Wednesday, July 24, 2013

Is it a crime to be hungry?

Life-size cutouts symbolizing the 1,100 individuals deported every day
Maria asked this question as she recounted the horrors she lived through while detained for six months in Sheriff Joe Arpaio’s jail and the Eloy detention center in Arizona. Maria is 62 years old. She was released 11 days ago and today she is here in D.C. to share her story. She was arrested during a workplace raid and is now considered a convicted felon, simply for working in the U.S. The raid was just one of the 75 unconstitutional raids ordered so far by Sheriff Arpaio in Arizona, where the epitome of anti-immigrant legislation is the law of the land.

To a room full of teary-eyed staffers from the offices of members of the House of Representatives, Maria recounted tales from her experience inside the Eloy detention center. She told us about the infections and illnesses she contracted due to lack of medical attention, the irony of having to work for $1 a day given that she was arrested precisely for working, the moldy food she was forced to eat, the maggots in the meat, which the guards claimed were simply extra sources of protein, and the emotional distress experienced by people who have been detained. Despite everything she has gone through, the trauma, and the fear that is now constantly with her, Maria is here in D.C. standing strong and sharing her story to make sure there is a stop to unnecessary detentions and deportations, and that people like her are not excluded from immigration reform.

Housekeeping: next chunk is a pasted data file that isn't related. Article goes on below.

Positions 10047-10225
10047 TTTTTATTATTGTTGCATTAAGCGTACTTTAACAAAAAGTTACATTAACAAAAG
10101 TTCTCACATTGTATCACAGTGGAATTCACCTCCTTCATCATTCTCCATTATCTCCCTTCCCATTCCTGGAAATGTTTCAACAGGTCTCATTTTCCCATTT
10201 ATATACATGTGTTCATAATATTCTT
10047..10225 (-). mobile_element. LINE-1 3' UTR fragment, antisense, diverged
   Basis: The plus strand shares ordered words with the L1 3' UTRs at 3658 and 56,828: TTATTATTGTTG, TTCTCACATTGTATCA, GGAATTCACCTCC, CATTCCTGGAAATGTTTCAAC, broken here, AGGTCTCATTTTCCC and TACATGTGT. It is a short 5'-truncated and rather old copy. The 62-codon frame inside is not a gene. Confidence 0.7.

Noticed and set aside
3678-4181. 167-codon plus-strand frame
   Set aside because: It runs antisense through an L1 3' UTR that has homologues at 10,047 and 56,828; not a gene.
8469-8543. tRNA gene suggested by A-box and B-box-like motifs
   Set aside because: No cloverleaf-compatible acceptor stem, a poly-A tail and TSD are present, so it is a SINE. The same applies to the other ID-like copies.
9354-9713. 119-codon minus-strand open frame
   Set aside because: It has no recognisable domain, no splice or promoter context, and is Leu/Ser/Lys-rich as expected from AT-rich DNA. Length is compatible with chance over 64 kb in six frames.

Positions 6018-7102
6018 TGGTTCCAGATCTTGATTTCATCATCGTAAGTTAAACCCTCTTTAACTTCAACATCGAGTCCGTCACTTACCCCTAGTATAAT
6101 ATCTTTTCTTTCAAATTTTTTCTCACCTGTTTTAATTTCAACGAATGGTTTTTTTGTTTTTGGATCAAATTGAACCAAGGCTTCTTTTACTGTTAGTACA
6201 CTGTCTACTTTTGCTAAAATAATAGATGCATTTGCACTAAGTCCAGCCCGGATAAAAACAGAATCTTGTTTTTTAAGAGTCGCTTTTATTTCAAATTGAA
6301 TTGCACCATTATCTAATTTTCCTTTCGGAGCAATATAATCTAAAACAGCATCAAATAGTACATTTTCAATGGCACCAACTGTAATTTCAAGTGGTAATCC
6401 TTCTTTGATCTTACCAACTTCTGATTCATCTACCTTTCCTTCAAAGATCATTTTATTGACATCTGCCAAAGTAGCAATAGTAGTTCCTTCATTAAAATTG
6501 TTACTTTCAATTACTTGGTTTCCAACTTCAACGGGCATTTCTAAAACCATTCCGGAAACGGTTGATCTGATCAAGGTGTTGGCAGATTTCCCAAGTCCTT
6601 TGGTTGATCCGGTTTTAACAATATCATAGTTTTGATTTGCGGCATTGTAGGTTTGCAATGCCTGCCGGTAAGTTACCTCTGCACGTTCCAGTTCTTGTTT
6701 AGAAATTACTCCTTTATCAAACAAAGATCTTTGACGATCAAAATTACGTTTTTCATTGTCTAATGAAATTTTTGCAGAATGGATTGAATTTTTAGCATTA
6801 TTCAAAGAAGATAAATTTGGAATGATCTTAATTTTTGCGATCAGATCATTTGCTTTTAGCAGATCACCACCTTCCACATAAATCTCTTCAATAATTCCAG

Maria is just one of the over 100 people who will be gathering in D.C. for the National Convening of Persons in Deportation Proceedings.  They will be in D.C. this week for a series of actions demanding that President Obama put an end to all deportations. They will also be attending workshops designed to teach community members to fight deportation orders. The week is also the last week of a rolling fast that began in California in early March to bring attention to the more than 1,100 people deported each day.

The separation of families that occurs because of deportations causes immense pain and suffering for families and for whole communities. The courage and strength of people like Maria are truly inspiring. Let us use that inspiration to fuel our continued advocacy for just and compassionate policies. Let us continue to show love and care for all our brothers and sisters.